I was going to blog about the extensive April 25 New York Times story (reprinted in the Seattle P-I today) exposing plans hatched by Airbus and various client airlines to replace chair-type seating with "standing seats" (in essence, tilted body boards) enabling airlines to cram lots of additional people onto the new Airbus planes. Of course, Airbus is already busy denying it.
Instead, I'll blog about today's Wall Street Journal op-ed piece by business professor Gary Hamel. In "Management a la Google," Hamel describes four characteristics he believes will lead to continuing success for the online hydra:
An expansive sense of purpose An organization that is flat, transparent, and non-hierarchical A company-wide rule that allows developers to devote 20% of their time to any project they choose Keep the bozos out and reward people who make a difference
The first characteristic, an expansive sense of purpose, is hardly unique to Google. But the other characteristics are rare to find in practice, particularly the final one (keep the bozos out). Most expanding organizations collect dead weight the way a black velvet jacket collects pet hair.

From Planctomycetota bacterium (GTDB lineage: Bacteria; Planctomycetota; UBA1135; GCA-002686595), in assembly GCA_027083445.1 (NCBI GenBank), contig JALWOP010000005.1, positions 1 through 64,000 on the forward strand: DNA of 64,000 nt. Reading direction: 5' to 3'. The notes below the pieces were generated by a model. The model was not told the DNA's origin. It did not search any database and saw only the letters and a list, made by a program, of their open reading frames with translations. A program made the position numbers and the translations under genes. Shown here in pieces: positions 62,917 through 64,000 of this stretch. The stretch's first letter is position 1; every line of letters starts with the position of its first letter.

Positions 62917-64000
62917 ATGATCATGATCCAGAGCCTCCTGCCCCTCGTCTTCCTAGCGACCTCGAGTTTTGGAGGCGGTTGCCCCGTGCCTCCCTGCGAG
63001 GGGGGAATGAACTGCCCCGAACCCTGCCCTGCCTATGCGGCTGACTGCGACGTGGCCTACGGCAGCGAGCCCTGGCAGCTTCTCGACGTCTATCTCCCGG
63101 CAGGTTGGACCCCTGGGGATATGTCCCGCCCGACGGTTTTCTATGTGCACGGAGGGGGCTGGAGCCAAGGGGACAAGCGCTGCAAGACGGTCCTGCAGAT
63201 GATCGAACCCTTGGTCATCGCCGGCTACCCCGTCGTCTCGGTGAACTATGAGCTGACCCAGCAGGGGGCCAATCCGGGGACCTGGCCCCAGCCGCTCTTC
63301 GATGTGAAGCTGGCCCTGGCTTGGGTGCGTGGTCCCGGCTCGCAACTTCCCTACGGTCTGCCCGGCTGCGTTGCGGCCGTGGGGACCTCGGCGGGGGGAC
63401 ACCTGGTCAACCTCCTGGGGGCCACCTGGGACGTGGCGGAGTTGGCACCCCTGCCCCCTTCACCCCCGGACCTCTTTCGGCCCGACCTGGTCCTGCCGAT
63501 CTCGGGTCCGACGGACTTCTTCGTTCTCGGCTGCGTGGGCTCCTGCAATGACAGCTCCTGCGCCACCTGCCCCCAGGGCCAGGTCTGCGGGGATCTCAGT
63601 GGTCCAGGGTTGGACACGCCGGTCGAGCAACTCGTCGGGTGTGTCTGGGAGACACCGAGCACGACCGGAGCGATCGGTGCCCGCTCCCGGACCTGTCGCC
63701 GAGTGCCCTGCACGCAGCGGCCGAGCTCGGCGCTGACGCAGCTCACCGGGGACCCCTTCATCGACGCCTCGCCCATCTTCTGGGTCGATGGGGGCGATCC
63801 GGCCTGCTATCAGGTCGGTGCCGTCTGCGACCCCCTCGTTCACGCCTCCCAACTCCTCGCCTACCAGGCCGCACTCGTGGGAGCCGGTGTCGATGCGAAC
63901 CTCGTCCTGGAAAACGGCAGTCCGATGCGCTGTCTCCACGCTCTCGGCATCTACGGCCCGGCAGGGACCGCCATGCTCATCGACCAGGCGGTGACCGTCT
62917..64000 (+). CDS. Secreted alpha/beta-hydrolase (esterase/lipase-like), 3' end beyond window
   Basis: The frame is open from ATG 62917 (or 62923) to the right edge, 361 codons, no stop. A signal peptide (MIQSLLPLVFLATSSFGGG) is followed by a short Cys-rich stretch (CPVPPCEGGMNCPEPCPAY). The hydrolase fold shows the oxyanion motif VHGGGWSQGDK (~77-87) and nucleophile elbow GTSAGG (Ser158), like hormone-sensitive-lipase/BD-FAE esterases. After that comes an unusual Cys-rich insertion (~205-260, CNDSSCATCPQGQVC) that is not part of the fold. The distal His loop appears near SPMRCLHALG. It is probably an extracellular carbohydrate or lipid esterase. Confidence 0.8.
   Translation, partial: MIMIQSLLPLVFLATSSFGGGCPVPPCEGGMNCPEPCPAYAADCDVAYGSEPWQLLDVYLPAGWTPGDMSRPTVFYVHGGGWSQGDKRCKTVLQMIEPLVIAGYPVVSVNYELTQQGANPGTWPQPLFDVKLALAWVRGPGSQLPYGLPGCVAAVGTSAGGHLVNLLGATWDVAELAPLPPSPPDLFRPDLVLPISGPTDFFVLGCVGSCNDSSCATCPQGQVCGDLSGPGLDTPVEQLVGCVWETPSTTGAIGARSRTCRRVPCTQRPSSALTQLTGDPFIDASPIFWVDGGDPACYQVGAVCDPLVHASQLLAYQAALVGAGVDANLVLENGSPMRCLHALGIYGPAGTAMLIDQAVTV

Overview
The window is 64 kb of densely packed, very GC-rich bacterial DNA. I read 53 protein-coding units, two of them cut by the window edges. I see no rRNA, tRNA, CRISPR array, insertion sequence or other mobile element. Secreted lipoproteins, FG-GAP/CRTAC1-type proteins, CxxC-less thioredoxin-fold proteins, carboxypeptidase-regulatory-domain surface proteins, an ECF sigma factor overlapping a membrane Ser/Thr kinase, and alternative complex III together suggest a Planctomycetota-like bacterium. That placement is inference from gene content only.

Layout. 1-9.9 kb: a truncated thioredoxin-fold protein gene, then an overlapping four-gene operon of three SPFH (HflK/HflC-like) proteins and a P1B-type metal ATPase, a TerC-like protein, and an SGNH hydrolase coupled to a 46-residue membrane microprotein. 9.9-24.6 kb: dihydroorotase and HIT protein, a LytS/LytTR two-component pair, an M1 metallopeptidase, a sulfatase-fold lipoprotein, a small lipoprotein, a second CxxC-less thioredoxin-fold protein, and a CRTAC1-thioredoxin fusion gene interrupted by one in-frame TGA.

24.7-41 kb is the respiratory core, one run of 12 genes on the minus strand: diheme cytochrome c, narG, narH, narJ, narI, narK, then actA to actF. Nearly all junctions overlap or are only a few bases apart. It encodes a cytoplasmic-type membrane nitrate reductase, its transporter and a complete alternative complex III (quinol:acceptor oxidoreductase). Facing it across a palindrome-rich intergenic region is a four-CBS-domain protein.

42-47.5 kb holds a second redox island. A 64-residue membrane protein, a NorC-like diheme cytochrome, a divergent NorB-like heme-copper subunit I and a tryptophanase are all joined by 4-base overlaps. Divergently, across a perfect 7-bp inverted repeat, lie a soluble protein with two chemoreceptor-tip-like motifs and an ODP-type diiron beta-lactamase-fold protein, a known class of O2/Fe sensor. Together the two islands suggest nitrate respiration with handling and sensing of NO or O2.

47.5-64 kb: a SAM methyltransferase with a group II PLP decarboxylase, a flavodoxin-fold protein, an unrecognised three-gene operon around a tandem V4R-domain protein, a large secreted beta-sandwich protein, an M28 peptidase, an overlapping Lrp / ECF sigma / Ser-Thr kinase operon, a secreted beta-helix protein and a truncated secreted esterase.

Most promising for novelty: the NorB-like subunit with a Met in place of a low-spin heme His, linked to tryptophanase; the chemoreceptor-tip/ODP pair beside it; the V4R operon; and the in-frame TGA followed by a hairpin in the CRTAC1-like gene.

Hamel explains that Google "understands that companies begin to slide into mediocrity when they start to hire mediocre people. A-level people want to work with A-level people. B-level people are threatened by class-A talent. So if you let a B-lister in the door, he or she will hire equally unremarkable colleagues."
He's hit on a key dynamic that I've seen take teams, groups, and companies right down the drain. While individual B-listers are merely deadweight, as a group, they're poison. They actively squash, hush up, or sabotage the A-listers' work and will eventually drive the A-listers out of the company. At the end of this process, some outside analyst turns up to say wistfully "What happened?" Do you think the B-listers will tell him?